Now step back and ask yourself how this is saving the world form hunger. Right. It’s not. It’s just not a great solution, to go from eating lots of regular rice to eating lots of vitamin A-fortified, pesticide-laden, environmentally destructive rice.


How about educating communities about nutrition and getting farmers to set aside more land for growing things other than rice, such as dark green leafy vegetables, carrots, pumpkin, mango – these all contain beta-carotene which the body processes into vitamin A, and contain other nutrients as well. Now we can have crop rotation, far less water usage, a balanced diet, more fertile soil, no negative effects on health, and it’s not costing the farmers anything because they don’t need all the toxic chemicals and they can save their seeds, use them for the next growing season, and share them with other farmers. There’s just one major problem with this plan – Monsanto, DuPont and Syngenta won’t make any money.

Bees & Butterflies & Alternative Energy

We have to stop using massive amounts of insecticides & herbicides. Obviously. But it may take some time to get there, so what can each of us do in the meantime to help our little buddies who are suffering mass extinctions?

Win – win

There’s a company in the UK getting it right. Unlike fossil fuel extraction methods, solar power doesn’t destroy the immediate environment in which production happens. So we’re already a step ahead, but that’s not enough for the folks at Solarcentury, who have decided to do what they can to support biodiversity in their country.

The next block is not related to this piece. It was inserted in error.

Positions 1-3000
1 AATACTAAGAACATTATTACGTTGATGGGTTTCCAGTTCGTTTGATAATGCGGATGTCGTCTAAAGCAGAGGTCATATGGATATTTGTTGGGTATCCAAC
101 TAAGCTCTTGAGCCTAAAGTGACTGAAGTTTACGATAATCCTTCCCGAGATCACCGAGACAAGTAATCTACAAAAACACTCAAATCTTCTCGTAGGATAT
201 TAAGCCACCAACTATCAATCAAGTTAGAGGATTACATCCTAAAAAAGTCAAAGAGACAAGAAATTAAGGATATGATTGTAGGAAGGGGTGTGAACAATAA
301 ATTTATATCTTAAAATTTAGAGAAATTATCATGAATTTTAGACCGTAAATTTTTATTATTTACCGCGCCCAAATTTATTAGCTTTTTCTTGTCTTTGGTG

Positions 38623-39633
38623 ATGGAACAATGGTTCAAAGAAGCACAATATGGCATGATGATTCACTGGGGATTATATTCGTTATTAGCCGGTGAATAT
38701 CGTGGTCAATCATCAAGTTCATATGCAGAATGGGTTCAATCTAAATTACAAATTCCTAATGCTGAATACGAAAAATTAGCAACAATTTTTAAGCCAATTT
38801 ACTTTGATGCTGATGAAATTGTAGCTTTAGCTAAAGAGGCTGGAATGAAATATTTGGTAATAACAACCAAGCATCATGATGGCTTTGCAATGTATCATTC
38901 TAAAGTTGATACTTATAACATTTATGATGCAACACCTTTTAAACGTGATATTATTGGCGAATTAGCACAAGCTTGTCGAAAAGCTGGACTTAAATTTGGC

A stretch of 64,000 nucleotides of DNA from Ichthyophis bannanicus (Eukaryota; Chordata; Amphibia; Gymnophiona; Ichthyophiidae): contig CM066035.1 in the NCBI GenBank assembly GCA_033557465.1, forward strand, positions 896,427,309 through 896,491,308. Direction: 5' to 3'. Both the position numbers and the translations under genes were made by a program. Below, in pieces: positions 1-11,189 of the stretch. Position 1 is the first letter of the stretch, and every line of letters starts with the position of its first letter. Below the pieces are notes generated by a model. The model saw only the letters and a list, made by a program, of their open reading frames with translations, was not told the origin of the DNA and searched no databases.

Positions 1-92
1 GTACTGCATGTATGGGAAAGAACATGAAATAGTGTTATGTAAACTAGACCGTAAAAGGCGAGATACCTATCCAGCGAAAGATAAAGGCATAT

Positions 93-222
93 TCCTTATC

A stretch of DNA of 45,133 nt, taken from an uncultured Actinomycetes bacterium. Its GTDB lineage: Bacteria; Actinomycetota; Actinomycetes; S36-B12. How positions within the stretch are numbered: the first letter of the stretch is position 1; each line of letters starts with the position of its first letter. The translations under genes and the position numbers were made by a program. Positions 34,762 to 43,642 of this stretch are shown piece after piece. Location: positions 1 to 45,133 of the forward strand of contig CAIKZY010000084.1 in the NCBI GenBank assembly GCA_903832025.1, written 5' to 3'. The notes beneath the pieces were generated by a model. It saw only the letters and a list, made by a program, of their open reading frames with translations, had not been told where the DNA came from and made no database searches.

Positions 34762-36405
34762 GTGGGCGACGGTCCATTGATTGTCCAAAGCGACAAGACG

They are about to begin planting indigenous flora throughout their solar parks that bees and butterflies love, and that promote native biodiversity in general. They envision their solar parks as wildlife sanctuaries, and it’s not just for bugs; it’s estimated that 97% of wildflower meadows in the UK have been lost since the 1940s. They’ve found an ingenious way to make human interference in a natural landscape beneficial. The CEO of the company pointed out that solar parks actually provide a wider array of wet, dry, shaded and sunny areas than completely open fields, making it a perfect place to promote biodiversity. Win – win.

How bee-friendly is your land?

You could easily follow their example at home and make your land a refuge for bees and butterflies, who are fighting to survive and could use all the help we can give them. Frankly, it also has the potential to be more beautiful than a grass lawn. It may not be the right thing for everyone to do. Of course, you can also have gardens, but they do require more care. One of the nice things about attracting bees, butterflies and other pollinators, though, is that they do help you out with that.

There are more benefits, too. Many of the plants that attract bees and butterflies also attract hummingbirds. Many are also edible, including herbs like fennel and basil. You just have to make sure you let them go to flower, but you were going to do that anyway so that you can save the seeds, right?

See how synergistic it can all be? When you begin to recognize it, it seems so inane of us to have commercialized this process to the point of destruction. Nature takes care of all this with relatively little intervention on our part and here we are wasting valuable energy and resources (non-renewable ones) engineering plants that lack the nutritional value of natural plants, while creating robotic bees (yes, it appears Monsanto IS involved in that project) just in case that’s the only way they can survive. Well guess what? We’re next.

What to plant

Here are a few resources to learn more about the plants that pollinators love, and other potential uses for some of them, as well as a helpful hint for people with allergies, and more.

21 best plants for pollinators

No-fail plants to attract hummingbirds, butterflies & bees

Bee balm: for butterflies & bees

10 things you can do to help save the bees